The eastern U.P. has some of the best habitat for sharp-tails and a solid population, especially south of Sault Ste. Marie to Rudyard and Pickford. There is a short three week hunting season across this area in October. Sharp-tails were also well known for their presence in the Great Manistique Swamp and later near Steuben. There was even a population on Isle Royale following the days of mining and later fires on the island. A small population is known today on the MNDR lands east of Limestone in Alger County.

Spruce grouse are probably the least seen grouse of the three in the Upper Peninsula. They are not shy—rather they are quite tame in Michigan, where they are not hunted. Some call them “fool hen,” but the late Dr. William Robinson, who studied them for years and wrote the book by the same name, preferred the term trustworthy, an admirable quality for the birds. They are much more rare, though. than the other two species of grouse here. They prefer areas of conifers—pines and spruce. During the summer they feed on conifer needles, some insects, spiders, plus the leaves, flowers and fruit of blueberry plants. Because of their diet, spruce grouse are not considered particularly tasty to humans, and due to their low numbers here they are not hunted.

While the spruce grouse don’t dance, males do strut, fanning out their tails and then pulling them back in a bit. They also spread their breast feathers, making them look much larger. Both tail and breast feathers are midnight black with striking white marking. The tails have three narrow horizontal white spots, creating a bold background behind them. They have bright crimson eyebrows that truly stand out in in the field of black they create.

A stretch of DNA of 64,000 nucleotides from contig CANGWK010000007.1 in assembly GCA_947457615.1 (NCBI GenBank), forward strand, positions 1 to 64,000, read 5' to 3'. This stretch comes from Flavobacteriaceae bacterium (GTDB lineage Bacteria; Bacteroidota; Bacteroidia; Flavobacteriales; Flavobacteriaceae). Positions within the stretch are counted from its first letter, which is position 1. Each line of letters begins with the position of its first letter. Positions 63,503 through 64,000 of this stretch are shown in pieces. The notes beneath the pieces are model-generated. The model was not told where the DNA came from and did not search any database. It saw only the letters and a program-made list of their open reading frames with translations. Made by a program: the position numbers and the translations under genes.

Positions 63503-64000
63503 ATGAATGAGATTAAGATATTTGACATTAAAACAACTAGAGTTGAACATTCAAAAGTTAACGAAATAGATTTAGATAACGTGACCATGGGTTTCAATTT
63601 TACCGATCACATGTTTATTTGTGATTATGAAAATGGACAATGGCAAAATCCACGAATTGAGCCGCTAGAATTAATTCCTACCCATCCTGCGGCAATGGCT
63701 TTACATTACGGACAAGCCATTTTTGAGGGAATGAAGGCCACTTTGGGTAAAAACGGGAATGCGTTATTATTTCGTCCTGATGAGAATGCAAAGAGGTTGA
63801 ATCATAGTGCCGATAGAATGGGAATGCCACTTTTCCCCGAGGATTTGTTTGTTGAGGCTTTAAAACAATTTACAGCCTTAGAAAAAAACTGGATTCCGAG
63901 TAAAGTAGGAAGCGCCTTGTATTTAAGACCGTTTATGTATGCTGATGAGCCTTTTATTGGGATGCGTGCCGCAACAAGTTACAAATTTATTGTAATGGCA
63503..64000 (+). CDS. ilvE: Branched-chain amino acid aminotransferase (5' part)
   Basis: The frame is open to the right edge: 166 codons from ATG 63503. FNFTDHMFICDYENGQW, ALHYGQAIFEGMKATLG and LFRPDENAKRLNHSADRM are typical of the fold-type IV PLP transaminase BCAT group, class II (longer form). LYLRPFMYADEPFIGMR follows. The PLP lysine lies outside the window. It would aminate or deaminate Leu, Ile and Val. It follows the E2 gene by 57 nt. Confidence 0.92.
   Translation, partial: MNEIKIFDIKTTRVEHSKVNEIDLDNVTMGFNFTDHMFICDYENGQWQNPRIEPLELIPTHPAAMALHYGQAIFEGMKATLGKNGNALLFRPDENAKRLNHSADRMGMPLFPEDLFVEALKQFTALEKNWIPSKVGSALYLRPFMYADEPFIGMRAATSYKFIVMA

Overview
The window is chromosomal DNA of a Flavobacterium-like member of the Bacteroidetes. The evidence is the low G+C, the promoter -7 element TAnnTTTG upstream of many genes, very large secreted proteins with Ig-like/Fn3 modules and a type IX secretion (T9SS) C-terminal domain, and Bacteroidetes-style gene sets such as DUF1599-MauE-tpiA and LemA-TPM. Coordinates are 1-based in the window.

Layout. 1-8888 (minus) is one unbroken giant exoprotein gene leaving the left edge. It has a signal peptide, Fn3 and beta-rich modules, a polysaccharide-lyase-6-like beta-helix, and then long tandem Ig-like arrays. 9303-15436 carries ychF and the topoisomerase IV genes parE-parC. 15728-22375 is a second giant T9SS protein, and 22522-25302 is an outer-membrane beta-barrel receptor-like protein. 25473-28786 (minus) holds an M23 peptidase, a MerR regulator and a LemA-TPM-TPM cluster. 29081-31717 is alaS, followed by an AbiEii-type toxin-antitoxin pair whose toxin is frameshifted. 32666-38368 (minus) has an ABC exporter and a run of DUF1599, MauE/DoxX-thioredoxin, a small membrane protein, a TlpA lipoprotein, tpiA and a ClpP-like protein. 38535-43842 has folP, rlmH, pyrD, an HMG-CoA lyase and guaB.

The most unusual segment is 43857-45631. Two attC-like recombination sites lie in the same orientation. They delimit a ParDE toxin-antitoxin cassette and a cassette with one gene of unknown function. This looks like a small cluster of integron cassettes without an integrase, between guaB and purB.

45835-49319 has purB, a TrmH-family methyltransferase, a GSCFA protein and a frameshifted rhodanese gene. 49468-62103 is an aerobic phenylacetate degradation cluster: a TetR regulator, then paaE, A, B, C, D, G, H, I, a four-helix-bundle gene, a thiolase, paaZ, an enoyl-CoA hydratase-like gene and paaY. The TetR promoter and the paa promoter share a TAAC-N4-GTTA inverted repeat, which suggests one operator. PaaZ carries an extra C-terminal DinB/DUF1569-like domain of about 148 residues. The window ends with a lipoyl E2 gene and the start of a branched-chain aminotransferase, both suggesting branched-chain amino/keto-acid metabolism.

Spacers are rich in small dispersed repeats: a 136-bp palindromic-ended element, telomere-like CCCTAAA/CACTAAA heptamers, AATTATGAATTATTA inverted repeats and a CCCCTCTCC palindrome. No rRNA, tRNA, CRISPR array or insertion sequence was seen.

Spruce grouse flutter loudly up into the branches of pines and repeat the sounds as they fly back to the ground during courtship. They also flap their wings in a way similar to ruffed grouse, but only once or twice at a time, making a sound more like clapping. It is done on the ground and while perched on pine branches. Their broods are the smallest of the three species.

Darkest of the three, spruce grouse can be maddeningly difficult to find in the conifers of the Yellow Dog Plains, the Sands Plains, Baraga Plains and many small pockets of wild, thick spruce, red and jack pine, like those in the McCormick Wilderness Preserve in western Marquette County. Winter foods are mostly needles of spruce and pine. In summer they also feed on blueberry leaves, flowers and fruit, insects and other arthropods.

Quiet walks in the woods, listening and watching, and frosty early mornings in a blind are some of the best ways to find some of the early signs of a new season of amazing sights, sounds and the rights of spring, grouse style.